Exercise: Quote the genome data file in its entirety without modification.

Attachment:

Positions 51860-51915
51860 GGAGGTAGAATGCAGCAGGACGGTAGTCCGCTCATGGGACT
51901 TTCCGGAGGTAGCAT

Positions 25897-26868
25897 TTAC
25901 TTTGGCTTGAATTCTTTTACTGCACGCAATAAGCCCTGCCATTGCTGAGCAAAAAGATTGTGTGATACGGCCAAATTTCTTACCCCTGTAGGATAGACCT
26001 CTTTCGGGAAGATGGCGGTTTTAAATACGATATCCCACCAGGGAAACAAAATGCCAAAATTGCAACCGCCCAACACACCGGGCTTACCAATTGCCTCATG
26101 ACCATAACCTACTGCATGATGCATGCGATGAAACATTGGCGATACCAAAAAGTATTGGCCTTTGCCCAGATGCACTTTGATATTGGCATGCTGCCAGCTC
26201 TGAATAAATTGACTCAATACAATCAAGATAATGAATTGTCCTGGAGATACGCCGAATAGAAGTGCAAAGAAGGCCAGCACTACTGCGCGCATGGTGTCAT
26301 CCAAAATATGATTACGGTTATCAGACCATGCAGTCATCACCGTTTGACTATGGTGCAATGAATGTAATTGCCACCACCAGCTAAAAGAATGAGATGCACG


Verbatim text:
Positions 51860-51915
51860 GGAGGTAGAATGCAGCAGGACGGTAGTCCGCTCATGGGACT
51901 TTCCGGAGGTAGCAT

Positions 25897-26868
25897 TTAC
25901 TTTGGCTTGAATTCTTTTACTGCACGCAATAAGCCCTGCCATTGCTGAGCAAAAAGATTGTGTGATACGGCCAAATTTCTTACCCCTGTAGGATAGACCT
26001 CTTTCGGGAAGATGGCGGTTTTAAATACGATATCCCACCAGGGAAACAAAATGCCAAAATTGCAACCGCCCAACACACCGGGCTTACCAATTGCCTCATG
26101 ACCATAACCTACTGCATGATGCATGCGATGAAACATTGGCGATACCAAAAAGTATTGGCCTTTGCCCAGATGCACTTTGATATTGGCATGCTGCCAGCTC
26201 TGAATAAATTGACTCAATACAATCAAGATAATGAATTGTCCTGGAGATACGCCGAATAGAAGTGCAAAGAAGGCCAGCACTACTGCGCGCATGGTGTCAT
26301 CCAAAATATGATTACGGTTATCAGACCATGCAGTCATCACCGTTTGACTATGGTGCAATGAATGTAATTGCCACCACCAGCTAAAAGAATGAGATGCACG